Start to notify people, organistions and institutions of the change of address – much can be done online and Australia Post has a free service. These people would include: Anywhere you have money deposited e.g. bank, credit unions, companies you have shares in, your stockbroker.
Anyone who owes you money e.g. your employer, superannuation fund, your debtors.
Anyone you owe money to e.g. bank, credit union, private lenders, credit card companies, hire purchase or lay by companies, places where you have store accounts e.g. David Jones’, Myers, rental companies, or any other place that you hold a plastic membership card to.
A company you have insurance with e.g. car, home, medical, life, disability, glass, landlord-tenancy.
A government department you have dealings with e.g. motor registry (car registrations and driver’s license), tax office, electoral roll, social security, work cover, road toll company etc.
Someone from whom you receive goods or services e.g. electricity, gas, water, telephone, mail, newspapers, child minding services, doctor, dentist, vet, solicitor, accountant, meals on wheels, Salvation Army, St Vincent de Paul, subscription services (like magazines), video hire store etc.
An organisation you belong to e.g. trade union, professional body, gym, NRMA, RACV etc.
Your family and friends, especially overseas people, people on your Christmas card list.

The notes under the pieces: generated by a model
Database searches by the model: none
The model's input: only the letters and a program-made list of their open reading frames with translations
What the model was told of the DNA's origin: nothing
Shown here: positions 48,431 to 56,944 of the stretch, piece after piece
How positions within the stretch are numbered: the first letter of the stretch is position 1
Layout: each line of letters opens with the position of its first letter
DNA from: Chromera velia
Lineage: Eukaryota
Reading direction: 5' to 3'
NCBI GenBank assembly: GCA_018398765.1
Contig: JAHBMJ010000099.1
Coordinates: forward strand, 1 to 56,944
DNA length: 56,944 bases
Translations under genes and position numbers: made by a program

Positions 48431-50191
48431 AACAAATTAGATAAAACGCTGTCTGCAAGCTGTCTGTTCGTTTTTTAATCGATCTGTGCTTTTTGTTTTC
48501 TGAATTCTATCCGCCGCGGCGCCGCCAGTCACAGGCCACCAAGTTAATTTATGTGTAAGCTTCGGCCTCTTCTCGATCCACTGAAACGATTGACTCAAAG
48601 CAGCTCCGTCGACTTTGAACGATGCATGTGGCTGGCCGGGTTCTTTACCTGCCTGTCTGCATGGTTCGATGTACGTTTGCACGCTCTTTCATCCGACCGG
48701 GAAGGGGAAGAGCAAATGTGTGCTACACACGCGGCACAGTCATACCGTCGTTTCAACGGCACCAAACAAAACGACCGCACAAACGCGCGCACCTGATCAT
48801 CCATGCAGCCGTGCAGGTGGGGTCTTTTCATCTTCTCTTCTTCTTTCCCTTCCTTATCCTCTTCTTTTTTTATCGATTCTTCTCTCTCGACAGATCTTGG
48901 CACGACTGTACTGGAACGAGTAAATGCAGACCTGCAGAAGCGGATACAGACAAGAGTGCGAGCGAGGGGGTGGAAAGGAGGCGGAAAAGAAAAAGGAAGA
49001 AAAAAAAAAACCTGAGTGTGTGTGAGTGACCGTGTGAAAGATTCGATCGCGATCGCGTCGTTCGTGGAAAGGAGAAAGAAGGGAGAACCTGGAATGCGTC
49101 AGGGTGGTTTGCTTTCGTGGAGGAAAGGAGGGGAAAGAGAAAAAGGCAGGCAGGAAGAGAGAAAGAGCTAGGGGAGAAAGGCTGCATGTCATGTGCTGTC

Start using up the food in your freezer, fridge, and pantry to reduce waste when you begin moving home.
Draw up a floor plan of your new home and decide where you will place all your main furnishings. If you’re paying a removalist by the hour, you might as well make sure they put everything in the right place so you won’t have to move it again later.
Protect delicate items during transportation by wrapping them in tissue/butcher’s paper (avoid newspaper as it can leave ink marks). Use large boxes for light objects and small boxes for heavy ones so you are able to manage them once they’re full.
Anticipate that the new owners will change the locks but you will still need to leave all your keys with the Real Estate Agent so that the new owners can get into the home after settlement.
Pack the kitchen last. It will take the longest but it is the room you use the most. Some things you will want to carry in your car – fragile and precious things. Make sure you have room for them in the car.
Last Minute Tasks